Scripts needed?

Hey guys!

I'm thinking on returning to typography once again (it must be the third time). I've been concentrating myself in code essentially for the past years and I think I will continue with it but every time I come around my type books, my "still to finish" work or whenever I receive some money from MyFonts on one of the fonts I have that I wouldn't use I think: "Should I get back?"

So, as somewhat a transition, "what if I started by doing some scripts that would help me and other developers?"
I'm a pretty good developer so I don't think this would be that hard.

Are you finding a lack in that subject? Something you would like to see done?

Comments

  • Hannes FamiraHannes Famira Posts: 1
    Hey Joel, Robofont needs a simple and straight forward extension for building accents. Interested?
  • Jens KutilekJens Kutilek Posts: 87
    @Hannes Famira I don’t know if it counts as simple and straight forward, but my AnchorOverlayTool for RoboFont contains some helpers for accent letters. Especially the Recompose function: It sets the width of the accented glyph to that of the base glyph and positions the accent components based on the anchor positions. It doesn’t know which accent goes on which letter, but if you have the accented letters built in one UFO, you can copy them over to any font and use the Recompose script to correct the widths and positions.
  • Joel SantosJoel Santos Posts: 8
    It seems like you already have a solution ehehe.

    To be straight, I also don't think RoboFont is that interesting. There is Glyphs, being in Python should be cross platform and... I don't find the appeal, specially with the price in  mind. Sorry.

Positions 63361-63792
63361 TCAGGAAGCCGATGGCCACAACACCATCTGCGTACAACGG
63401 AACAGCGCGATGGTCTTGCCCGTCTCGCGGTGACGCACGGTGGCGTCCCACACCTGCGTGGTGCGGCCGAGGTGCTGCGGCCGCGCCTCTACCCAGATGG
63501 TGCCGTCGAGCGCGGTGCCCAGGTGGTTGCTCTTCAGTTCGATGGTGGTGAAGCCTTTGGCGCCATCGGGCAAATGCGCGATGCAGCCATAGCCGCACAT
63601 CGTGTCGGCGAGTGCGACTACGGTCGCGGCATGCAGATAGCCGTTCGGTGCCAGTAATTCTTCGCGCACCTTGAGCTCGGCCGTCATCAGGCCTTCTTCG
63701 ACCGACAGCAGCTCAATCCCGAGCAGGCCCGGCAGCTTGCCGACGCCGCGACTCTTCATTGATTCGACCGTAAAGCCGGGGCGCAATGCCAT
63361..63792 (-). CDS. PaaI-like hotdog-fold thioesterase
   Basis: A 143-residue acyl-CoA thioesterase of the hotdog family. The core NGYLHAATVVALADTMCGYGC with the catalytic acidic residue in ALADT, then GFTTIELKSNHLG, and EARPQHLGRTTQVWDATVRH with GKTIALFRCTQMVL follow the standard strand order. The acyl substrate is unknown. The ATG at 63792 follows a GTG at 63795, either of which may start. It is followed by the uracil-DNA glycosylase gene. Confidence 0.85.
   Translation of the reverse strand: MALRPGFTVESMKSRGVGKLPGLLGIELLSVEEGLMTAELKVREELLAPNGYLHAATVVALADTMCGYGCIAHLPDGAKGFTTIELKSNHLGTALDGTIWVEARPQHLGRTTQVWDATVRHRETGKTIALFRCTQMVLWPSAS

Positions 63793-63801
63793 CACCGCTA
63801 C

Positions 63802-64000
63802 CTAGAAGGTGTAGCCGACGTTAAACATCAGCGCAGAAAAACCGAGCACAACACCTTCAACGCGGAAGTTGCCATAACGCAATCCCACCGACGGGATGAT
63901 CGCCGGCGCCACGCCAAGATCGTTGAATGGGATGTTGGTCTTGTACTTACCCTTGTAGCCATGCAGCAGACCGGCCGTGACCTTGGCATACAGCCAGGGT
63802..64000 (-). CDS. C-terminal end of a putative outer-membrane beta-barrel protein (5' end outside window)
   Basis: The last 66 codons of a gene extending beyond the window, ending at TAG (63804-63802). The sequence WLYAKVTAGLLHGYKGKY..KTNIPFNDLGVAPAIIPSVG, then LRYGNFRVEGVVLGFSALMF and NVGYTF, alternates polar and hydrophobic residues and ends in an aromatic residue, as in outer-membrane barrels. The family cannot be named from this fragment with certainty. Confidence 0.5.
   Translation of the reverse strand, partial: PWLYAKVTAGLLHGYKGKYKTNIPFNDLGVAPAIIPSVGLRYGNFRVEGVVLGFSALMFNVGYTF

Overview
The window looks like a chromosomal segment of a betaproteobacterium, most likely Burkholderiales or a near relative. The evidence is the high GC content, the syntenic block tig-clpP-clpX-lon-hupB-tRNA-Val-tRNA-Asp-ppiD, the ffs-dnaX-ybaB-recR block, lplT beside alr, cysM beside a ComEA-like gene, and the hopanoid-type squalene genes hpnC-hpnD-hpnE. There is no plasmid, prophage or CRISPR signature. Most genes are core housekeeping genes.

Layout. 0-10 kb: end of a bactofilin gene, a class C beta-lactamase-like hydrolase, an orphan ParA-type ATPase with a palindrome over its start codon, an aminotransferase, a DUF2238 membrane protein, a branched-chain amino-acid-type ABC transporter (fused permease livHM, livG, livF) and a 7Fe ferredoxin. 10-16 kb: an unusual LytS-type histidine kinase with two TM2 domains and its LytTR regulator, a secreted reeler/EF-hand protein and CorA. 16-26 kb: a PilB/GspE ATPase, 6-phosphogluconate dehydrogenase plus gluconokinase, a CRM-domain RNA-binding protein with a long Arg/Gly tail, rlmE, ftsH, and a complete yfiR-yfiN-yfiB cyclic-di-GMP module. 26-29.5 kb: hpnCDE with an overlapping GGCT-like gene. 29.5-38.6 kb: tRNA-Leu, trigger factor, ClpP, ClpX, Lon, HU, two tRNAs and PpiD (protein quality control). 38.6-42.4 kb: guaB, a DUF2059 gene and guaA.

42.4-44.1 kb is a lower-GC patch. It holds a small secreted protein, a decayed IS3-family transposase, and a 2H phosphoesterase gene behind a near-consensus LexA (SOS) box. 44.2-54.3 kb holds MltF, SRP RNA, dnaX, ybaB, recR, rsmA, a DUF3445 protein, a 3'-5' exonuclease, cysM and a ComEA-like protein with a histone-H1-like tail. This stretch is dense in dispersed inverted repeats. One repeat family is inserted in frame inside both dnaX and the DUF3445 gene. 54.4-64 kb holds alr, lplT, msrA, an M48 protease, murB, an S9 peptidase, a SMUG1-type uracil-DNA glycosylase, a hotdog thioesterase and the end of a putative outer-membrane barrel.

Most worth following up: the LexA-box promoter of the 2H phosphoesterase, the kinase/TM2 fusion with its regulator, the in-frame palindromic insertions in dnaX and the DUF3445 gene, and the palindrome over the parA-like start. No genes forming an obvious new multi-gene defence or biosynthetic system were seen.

• Joel SantosJoel Santos Posts: 8
    What about a simple app to test fonts with templates like "headings" and "simulated book page"...? Would that be useful?
  • Mark SimonsonMark Simonson Posts: 785
    I don't know if you do iOS apps, but I've often wished I had an app that could let me preview on my iPhone or iPad fonts stored on, say, DropBox or other cloud-based things. OTF and TTF at minimum, but UFO and .glyphs would be even better. The reason is, I sometimes want to show other people what I'm working on, and I don't always have PDF samples handy. Something like Quicklook in the Finder, even better if it had simple text editing.
  • PabloImpallariPabloImpallari Posts: 500
    edited May 8
    What about a simple app to test fonts with templates like "headings" and "simulated book page"...? Would that be useful?
    You can use the Testing page for that. https://github.com/impallari/Font-Testing-Page
    And Mark, you can quickly create a PDF just by printing from the Testing Page.

    ---

    This is a very rough concept prototype of a new kerning tool that will allow people to kern in the context of real words. It can show you sample kerned and unkerned words for each individual font, and ideally it will update as you kern new pairs.

    It's just a prototype and using it now is a pain in the ass as you need to do a lot of steps, so I would love to have someone turn it it to a real app
    https://github.com/impallari/Contextual-Kerning-Tool
  • Ray LarabieRay Larabie Posts: 598
    How about tools for color fonts?  Some tools exist but not too many.
  • Mark SimonsonMark Simonson Posts: 785
    And Mark, you can quickly create a PDF just by printing from the Testing Page.

    Sure, but I have to remember to do it ahead of time.
  • Joel SantosJoel Santos Posts: 8
    edited May 8
    How about tools for color fonts?  Some tools exist but not too many.
    That seems interesting. I've been wondering about color fonts also. They seem a new interesting subject to evolve upon since there are so many typefaces around and not that much prepared for color fonts.
    What about a simple app to test fonts with templates like "headings" and "simulated book page"...? Would that be useful?
    You can use the Testing page for that. https://github.com/impallari/Font-Testing-Page
    And Mark, you can quickly create a PDF just by printing from the Testing Page.

    --- 

    This is a very rough concept prototype of a new kerning tool that will allow people to kern in the context of real words. It can show you sample kerned and unkerned words for each individual font, and ideally it will update as you kern new pairs.